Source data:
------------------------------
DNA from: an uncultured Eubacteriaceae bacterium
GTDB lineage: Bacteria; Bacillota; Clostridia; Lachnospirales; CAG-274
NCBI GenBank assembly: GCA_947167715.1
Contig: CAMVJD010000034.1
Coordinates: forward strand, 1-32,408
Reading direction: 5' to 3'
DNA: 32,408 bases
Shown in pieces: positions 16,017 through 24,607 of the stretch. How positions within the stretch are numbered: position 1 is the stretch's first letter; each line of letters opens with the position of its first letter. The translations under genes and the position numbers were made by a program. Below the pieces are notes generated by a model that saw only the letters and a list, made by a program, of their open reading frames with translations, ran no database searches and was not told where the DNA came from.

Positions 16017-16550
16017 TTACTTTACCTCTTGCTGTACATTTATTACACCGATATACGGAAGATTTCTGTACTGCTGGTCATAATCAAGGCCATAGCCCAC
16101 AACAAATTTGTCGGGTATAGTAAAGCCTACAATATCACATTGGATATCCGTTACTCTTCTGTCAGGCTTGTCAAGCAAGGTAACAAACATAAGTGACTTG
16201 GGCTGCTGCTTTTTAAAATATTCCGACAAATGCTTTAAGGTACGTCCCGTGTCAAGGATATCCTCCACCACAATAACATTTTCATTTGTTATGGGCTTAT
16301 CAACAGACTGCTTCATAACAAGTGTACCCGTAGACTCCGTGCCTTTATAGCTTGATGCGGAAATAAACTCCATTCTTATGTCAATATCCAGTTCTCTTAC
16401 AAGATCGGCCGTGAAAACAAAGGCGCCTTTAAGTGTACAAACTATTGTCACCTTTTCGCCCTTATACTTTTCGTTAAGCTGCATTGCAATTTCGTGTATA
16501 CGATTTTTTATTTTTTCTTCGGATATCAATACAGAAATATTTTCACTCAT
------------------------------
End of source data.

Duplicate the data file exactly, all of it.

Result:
DNA from: an uncultured Eubacteriaceae bacterium
GTDB lineage: Bacteria; Bacillota; Clostridia; Lachnospirales; CAG-274
NCBI GenBank assembly: GCA_947167715.1
Contig: CAMVJD010000034.1
Coordinates: forward strand, 1-32,408
Reading direction: 5' to 3'
DNA: 32,408 bases
Shown in pieces: positions 16,017 through 24,607 of the stretch. How positions within the stretch are numbered: position 1 is the stretch's first letter; each line of letters opens with the position of its first letter. The translations under genes and the position numbers were made by a program. Below the pieces are notes generated by a model that saw only the letters and a list, made by a program, of their open reading frames with translations, ran no database searches and was not told where the DNA came from.

Positions 16017-16550
16017 TTACTTTACCTCTTGCTGTACATTTATTACACCGATATACGGAAGATTTCTGTACTGCTGGTCATAATCAAGGCCATAGCCCAC
16101 AACAAATTTGTCGGGTATAGTAAAGCCTACAATATCACATTGGATATCCGTTACTCTTCTGTCAGGCTTGTCAAGCAAGGTAACAAACATAAGTGACTTG
16201 GGCTGCTGCTTTTTAAAATATTCCGACAAATGCTTTAAGGTACGTCCCGTGTCAAGGATATCCTCCACCACAATAACATTTTCATTTGTTATGGGCTTAT
16301 CAACAGACTGCTTCATAACAAGTGTACCCGTAGACTCCGTGCCTTTATAGCTTGATGCGGAAATAAACTCCATTCTTATGTCAATATCCAGTTCTCTTAC
16401 AAGATCGGCCGTGAAAACAAAGGCGCCTTTAAGTGTACAAACTATTGTCACCTTTTCGCCCTTATACTTTTCGTTAAGCTGCATTGCAATTTCGTGTATA
16501 CGATTTTTTATTTTTTCTTCGGATATCAATACAGAAATATTTTCACTCAT